Wednesday, July 19, 2017


(1)     Decision to use “aAa”

My grandfather and father used the early “aAa” method in their dairy herd from 1955 to 1963.    I observed the last analyzation visit as a nine year old in 1963 on 33 cows.

My father worked for Curtiss Breeding Service first as an inseminator then as distributor to other inseminators.      I got to ride along on annual bus tours to the Curtiss bull barns, and demonstrations of the “aAa” procedure were a usual part of the open house program.
Many of his customers utilized this service and as I often rode with him I could generally observe they had the better herds of cows in their neighborhood.

Four different “aAa” approved analyzers worked in my personal herd after we started our own dairy in 1980:  George Reed, Albert Bingham, Ted Krueger, and Byron Bryant.   All of these four were trained in the method by “aAa” founder William A Weeks of Vermont.
All had backgrounds either in farm and herd management and artificial insemination (in the case of Ted and Byron, as sire analysts for the Curtiss and Carnation companies).

     (2)   Decision to learn “aAa”

Because I knew from our business activity the location of most dairy farms in Michigan, I was allowed to ride with Ted and later Byron in their calls around the state,  observe first-hand and ask questions pertinent to the procedure.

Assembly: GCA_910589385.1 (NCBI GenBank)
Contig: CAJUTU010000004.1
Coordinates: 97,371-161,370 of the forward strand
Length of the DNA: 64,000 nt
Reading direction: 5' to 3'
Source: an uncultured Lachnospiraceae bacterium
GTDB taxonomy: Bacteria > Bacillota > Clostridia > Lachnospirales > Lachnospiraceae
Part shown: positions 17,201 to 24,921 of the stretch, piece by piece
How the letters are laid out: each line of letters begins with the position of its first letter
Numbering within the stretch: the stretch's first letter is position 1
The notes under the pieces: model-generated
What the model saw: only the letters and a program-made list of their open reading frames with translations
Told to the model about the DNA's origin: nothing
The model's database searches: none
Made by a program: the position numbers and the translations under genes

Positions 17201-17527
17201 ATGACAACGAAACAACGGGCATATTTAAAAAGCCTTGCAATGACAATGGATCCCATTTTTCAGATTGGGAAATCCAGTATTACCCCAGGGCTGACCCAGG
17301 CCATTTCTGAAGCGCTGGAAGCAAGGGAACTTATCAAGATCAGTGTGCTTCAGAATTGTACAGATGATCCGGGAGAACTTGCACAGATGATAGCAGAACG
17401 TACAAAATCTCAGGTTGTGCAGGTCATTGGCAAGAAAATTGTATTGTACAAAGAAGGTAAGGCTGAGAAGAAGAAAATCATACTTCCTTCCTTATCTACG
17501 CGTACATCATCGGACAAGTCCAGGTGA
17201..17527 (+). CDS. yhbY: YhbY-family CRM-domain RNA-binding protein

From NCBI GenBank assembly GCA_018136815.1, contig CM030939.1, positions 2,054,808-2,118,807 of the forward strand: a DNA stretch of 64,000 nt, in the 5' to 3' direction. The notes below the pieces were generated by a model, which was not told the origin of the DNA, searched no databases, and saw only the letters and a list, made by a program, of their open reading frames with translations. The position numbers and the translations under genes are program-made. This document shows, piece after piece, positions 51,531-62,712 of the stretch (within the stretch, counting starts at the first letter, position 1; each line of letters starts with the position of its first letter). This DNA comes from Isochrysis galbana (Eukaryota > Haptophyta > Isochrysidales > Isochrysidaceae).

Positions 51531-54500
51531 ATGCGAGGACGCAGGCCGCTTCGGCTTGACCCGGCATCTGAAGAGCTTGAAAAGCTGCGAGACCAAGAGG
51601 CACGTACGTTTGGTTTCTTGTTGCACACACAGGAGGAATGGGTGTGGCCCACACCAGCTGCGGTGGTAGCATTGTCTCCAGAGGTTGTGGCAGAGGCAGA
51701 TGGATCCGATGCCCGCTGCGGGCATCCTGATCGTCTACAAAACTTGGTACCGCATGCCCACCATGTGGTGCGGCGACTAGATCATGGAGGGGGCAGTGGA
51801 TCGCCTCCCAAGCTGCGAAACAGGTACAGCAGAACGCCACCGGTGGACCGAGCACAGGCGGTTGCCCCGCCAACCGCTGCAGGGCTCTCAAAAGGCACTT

This typically meant a commitment of one week every other month, to maintain schedule against the calving of new cows into their breeding herds.    Between visits I would study our cows at home to see if I could arrive at the same results as given by my mentors.

Both Mr Krueger (who passed away after two years of our travel together) and Mr Bryant (who followed him in Michigan) informed Mr Weeks I was ready to be tested for  “aAa” competency.    I was sent materials from Ed Hubbell, the “aAa” manager, including three photo characteristic tests, on which I scored 72%, 64% and 80%  (60% was the minimum for initial approval).     I then became an “approved” analyzer.   This was 1995.

(2)     Qualification for “aAa” bull committee

My years in active roles for marketing within major AI organizations brought me into the regular observation of the bulls being marketed in these organizations.    Thus my lack of a formal agricultural education was replaced by immersion in the hands-on application of both genetic evaluation and qualitative analyzation methods.     My name is known

I had my first AI bull schedule in 2005 and have been on regular schedules since 2010.

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